Some photos from the plane coming in to land at Queenstown. 

The project was made possible by the Australian Government’s Regional Arts Fund, which supports sustainable cultural development in regional, rural, and remote Australia to give artists and communities’ better access to opportunities to practice and experience the arts.

Hinchinbrook Beautiful Bodies - Part 1 by Dianne Purnell

This month I photographed some lovely ladies for a community calendar that celebrates women and embraces positive body image ideas.

The Hinchinbrook Beautiful Bodies Calendar was initiated by Ingham shop owner Joanne Gower from Green Jelly. Jo has a teenage daughter and like most young women is becoming more conscious of what society educates us is the ideal body.

From this starting point the Beautiful Bodies Calendar has grown and now incorporates a range of women's health issues and has a local community of more that 250 people involved, including over 30 models and 4 photographers, all local women. 

With this project we hope to change the ideologies and idea of what we think we should look like and embrace each of us just as we are. We look forward to developing a supportive community of women in the local Hinchinbrook area, promote positive body image ideals and encourage a dialogue for issues affecting the health of women in our area. 

Support each other.
Embrace who you are and 
everything that makes you, YOU.


Thanks to Jo for getting everyone involved and Tracey Adams for being a super organiser. And a big thanks to the lovely ladies who came out to help on this shoot Kerri, Barbara and Judy and our models Diane, Tracey, Caroline and Leesa. It was freezing! You did an awesome job.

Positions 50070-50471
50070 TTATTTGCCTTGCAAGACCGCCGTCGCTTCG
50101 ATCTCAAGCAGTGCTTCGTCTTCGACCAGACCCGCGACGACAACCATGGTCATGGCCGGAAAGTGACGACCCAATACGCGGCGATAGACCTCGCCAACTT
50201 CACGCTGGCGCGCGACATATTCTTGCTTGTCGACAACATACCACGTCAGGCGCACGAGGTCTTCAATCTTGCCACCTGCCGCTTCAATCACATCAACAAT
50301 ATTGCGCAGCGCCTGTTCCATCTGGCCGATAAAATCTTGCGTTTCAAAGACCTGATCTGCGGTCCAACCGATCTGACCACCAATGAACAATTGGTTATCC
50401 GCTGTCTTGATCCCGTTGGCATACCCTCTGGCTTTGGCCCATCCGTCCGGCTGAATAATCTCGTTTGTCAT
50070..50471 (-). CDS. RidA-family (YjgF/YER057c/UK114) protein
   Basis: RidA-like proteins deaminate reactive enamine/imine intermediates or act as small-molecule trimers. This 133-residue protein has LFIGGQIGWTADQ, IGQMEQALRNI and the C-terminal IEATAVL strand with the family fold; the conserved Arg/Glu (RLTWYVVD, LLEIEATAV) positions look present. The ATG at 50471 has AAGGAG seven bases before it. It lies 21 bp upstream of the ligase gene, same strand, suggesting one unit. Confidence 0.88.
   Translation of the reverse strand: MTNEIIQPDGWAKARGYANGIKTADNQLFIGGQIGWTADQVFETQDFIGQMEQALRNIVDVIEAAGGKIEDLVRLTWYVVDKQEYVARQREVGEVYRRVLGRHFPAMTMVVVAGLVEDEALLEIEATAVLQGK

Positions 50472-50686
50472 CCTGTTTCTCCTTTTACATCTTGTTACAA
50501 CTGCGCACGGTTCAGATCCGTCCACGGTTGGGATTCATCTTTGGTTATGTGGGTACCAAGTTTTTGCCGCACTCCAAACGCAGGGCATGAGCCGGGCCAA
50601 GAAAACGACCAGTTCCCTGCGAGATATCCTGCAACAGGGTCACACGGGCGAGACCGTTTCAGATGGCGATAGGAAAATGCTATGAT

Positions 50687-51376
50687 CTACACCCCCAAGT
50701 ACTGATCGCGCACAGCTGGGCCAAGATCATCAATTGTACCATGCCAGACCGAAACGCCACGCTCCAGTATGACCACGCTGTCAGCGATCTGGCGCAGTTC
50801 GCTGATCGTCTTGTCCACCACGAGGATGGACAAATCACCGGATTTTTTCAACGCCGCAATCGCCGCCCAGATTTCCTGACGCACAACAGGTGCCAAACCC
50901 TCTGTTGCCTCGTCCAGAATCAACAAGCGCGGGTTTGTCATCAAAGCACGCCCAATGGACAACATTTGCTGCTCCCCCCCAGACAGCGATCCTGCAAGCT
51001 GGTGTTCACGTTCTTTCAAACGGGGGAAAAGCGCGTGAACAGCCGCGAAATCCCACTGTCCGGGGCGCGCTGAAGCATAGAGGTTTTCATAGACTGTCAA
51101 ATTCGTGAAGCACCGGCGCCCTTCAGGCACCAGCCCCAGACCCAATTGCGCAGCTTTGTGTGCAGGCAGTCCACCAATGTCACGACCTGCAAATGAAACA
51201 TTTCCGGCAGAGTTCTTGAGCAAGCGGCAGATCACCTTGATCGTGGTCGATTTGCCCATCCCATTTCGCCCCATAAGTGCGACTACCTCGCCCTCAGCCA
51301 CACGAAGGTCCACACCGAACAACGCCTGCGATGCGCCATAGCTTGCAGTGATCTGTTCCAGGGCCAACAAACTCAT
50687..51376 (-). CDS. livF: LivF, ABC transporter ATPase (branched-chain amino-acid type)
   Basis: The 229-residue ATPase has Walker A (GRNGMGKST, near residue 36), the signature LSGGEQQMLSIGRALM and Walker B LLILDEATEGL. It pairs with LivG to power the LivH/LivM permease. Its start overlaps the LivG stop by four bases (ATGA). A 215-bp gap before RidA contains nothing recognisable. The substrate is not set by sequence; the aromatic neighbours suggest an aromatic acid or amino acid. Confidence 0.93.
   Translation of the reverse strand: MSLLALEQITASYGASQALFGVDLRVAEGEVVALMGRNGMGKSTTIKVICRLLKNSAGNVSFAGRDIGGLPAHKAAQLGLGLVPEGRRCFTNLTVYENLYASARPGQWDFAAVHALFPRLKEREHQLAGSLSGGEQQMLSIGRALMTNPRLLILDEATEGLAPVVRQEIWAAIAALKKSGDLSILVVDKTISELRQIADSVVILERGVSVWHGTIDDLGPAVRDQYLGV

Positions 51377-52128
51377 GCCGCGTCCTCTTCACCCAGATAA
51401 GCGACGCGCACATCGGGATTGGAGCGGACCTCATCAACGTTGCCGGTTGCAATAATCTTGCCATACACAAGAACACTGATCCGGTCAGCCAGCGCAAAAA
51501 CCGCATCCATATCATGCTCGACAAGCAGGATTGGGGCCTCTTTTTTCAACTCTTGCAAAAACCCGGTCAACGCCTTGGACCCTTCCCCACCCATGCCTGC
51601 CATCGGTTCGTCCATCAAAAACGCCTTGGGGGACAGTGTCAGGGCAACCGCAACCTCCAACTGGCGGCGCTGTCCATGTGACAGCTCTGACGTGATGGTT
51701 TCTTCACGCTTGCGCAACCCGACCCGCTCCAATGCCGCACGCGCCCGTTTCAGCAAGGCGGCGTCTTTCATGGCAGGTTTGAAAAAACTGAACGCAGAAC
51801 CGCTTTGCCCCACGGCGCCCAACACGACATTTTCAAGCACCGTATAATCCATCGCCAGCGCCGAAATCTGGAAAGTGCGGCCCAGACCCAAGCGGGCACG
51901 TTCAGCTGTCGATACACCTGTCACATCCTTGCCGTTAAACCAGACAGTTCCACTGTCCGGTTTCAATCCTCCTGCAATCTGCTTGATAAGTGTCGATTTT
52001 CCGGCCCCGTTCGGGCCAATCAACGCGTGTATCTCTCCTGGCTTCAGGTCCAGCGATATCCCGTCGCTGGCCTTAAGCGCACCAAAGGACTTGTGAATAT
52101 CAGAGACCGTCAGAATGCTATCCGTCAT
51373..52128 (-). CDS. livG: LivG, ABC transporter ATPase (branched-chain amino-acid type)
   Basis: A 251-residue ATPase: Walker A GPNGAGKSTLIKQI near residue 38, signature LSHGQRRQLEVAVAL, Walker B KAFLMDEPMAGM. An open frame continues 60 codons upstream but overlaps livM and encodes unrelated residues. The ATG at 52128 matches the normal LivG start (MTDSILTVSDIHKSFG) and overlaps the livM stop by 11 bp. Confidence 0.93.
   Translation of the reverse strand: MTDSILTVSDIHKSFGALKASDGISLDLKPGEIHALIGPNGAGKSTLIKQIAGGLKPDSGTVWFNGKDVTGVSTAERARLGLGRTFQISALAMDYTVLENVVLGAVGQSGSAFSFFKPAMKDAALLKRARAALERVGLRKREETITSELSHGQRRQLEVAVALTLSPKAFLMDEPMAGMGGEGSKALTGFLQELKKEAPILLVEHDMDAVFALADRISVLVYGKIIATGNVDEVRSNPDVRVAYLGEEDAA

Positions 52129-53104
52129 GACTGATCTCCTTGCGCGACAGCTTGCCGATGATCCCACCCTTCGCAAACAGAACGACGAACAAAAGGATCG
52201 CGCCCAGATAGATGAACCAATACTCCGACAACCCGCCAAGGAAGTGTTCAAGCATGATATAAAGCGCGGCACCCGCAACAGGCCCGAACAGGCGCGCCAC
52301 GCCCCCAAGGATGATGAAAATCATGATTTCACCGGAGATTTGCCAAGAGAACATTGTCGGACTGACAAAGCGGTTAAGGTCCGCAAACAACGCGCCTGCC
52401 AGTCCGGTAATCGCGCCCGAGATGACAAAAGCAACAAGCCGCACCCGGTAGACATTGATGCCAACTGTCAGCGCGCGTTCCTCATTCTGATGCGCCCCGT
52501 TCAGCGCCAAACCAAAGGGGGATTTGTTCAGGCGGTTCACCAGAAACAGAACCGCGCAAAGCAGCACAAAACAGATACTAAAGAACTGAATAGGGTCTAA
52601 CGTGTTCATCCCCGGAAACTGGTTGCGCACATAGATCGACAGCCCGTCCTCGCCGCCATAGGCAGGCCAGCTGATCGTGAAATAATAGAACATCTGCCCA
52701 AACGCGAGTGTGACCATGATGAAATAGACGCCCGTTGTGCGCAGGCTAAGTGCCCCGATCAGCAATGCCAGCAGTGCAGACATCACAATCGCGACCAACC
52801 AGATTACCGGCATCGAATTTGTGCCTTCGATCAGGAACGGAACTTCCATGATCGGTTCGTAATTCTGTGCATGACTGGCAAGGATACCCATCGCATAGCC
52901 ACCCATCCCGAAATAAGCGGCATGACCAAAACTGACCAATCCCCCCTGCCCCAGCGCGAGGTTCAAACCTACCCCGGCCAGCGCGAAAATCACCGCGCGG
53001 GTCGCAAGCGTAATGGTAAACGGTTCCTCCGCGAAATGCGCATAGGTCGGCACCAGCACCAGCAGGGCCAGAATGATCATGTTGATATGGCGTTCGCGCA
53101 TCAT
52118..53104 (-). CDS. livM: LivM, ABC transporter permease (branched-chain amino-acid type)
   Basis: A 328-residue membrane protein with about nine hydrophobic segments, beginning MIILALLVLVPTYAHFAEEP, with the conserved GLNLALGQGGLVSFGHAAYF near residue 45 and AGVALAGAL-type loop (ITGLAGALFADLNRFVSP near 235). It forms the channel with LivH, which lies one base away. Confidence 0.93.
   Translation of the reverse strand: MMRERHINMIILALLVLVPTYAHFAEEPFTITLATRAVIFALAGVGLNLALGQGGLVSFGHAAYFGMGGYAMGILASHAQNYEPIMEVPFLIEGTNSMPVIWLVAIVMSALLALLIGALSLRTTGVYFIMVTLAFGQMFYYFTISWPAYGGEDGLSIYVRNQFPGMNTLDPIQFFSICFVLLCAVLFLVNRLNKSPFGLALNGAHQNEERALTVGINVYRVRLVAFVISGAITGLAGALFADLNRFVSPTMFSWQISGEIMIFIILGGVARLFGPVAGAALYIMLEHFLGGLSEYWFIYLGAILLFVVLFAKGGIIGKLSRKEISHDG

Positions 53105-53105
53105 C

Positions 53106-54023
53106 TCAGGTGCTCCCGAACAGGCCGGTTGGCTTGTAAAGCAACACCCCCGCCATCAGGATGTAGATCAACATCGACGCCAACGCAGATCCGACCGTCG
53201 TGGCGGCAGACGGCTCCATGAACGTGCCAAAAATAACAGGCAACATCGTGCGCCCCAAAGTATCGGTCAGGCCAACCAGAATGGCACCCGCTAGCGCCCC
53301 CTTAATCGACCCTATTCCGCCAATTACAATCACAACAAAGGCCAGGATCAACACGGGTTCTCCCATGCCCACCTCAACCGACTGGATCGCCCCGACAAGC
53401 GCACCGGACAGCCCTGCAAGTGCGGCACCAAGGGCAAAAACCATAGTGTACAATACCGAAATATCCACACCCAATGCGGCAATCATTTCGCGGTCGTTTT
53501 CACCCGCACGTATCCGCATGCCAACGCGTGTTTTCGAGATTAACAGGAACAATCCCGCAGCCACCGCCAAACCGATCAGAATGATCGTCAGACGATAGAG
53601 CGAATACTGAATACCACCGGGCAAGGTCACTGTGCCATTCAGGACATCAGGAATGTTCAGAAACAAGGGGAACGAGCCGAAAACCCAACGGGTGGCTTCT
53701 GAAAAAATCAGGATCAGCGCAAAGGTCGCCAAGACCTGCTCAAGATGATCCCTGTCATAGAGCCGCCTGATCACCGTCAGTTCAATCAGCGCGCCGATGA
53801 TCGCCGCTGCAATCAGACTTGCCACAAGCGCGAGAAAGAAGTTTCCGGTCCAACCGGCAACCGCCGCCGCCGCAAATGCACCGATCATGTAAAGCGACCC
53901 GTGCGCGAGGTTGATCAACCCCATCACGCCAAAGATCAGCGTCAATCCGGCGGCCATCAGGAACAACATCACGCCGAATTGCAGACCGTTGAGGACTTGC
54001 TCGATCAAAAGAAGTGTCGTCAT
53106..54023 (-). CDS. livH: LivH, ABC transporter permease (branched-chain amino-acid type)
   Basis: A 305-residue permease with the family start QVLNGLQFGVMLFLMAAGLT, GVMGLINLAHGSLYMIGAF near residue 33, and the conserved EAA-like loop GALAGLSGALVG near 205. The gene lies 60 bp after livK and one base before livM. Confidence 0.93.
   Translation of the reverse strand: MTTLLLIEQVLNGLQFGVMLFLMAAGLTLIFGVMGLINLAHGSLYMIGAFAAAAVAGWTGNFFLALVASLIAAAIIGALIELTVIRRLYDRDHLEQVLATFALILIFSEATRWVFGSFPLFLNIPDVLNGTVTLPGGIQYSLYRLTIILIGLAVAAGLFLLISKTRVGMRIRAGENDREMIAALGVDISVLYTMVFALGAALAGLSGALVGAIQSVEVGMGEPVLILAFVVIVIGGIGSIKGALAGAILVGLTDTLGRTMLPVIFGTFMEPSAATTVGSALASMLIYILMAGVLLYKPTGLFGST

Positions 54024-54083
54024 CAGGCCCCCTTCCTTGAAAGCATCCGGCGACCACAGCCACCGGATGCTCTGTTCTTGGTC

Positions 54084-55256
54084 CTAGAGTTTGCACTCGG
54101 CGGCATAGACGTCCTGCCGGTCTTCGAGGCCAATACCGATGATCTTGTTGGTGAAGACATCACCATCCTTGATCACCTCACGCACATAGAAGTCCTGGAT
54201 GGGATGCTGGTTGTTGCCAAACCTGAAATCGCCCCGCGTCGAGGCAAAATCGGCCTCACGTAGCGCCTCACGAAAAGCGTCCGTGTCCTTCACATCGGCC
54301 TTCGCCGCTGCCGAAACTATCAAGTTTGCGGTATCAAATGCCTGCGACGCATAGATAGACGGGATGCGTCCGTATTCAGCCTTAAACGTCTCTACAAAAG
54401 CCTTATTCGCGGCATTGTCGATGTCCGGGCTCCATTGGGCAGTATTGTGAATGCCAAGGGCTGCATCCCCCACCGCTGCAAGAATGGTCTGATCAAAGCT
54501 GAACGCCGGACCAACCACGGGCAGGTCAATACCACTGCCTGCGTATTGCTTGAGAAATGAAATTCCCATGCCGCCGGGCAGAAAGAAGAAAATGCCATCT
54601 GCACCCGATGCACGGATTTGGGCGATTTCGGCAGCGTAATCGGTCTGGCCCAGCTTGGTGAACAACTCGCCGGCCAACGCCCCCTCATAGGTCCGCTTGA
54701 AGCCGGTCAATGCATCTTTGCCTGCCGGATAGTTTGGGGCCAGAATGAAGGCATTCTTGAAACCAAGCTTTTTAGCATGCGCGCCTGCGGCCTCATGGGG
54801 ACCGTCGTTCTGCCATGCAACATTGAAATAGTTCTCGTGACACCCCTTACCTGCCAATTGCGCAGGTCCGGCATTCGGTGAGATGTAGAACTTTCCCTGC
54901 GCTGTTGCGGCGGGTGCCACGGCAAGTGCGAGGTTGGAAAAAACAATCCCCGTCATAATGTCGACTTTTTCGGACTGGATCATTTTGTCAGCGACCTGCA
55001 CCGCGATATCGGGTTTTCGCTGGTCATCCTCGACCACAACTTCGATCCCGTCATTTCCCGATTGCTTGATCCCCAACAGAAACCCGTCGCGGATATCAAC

Some behind the scenes shots and portraits of Diane, Tracey, Caroline and Leesa. I won't share the final image of the ladies just yet, you will have to pick up the calendar for that one :)

Month: January
Concept and Planning: Tracey Adams
Theme: Water (Rainy Season)
Colours: White & Teal
Make Up: Christina Spampinato
Outfits/head pieces: Supplied by the models
Location: Rotary Park, Ingham
Photographer: Dianne Purnell

On the Kelly Brown Photography Workshop and staying grounded as a photographer. by Dianne Purnell

Do you know I have a 'to do' blog list literally as long as my arm! Well here is one I have been 'saving' for over 3 months now, and by 'saving' I mean began writing but was caught up with the absolute chaos of running a business and having a young family.

The following pics are of the amazing Kelly Brown from Little Pieces Photography Brisbane, doing what she does best. Working with babies, creating beautiful images and teaching her craft to a group of North Queensland female photographers. This event hosted by the AIPP NQ Chapter was so good! A sellout event, it was informative, well organised and insightful.

Not only was this workshop insightful in terms of the practicalities of working with tiny beautiful humans, it was also very encouraging to hear about Kelly's journey as a photographer. One little message she had which has stuck with me is:

'Don't compare yourself with other people through social media, their best images, the ones they post on facebook are exactly that, their best images. Everyone is one is on a different path, going a different speed and in their own direction'.

I think this is such an important message for photographers, as visual people we naturally compare our work with others. Living in a connected digital world is amazing for getting our work out their, finding our audience and networking but it's also a tricky place to navigate.

My thoughts for staying connected and grounded are these:
1. Take criticism with a grain of salt, weather it's negative or positive what other people say about your work on social media is important but not as important as what you think about it. Do you like it? Why do you like it? How does this work make you a better photographer? How does this work move your practice forward? What are you saying with this work? Look beyond, does it look good, the aesthetics and think about what your work says and contributes to the photography industry.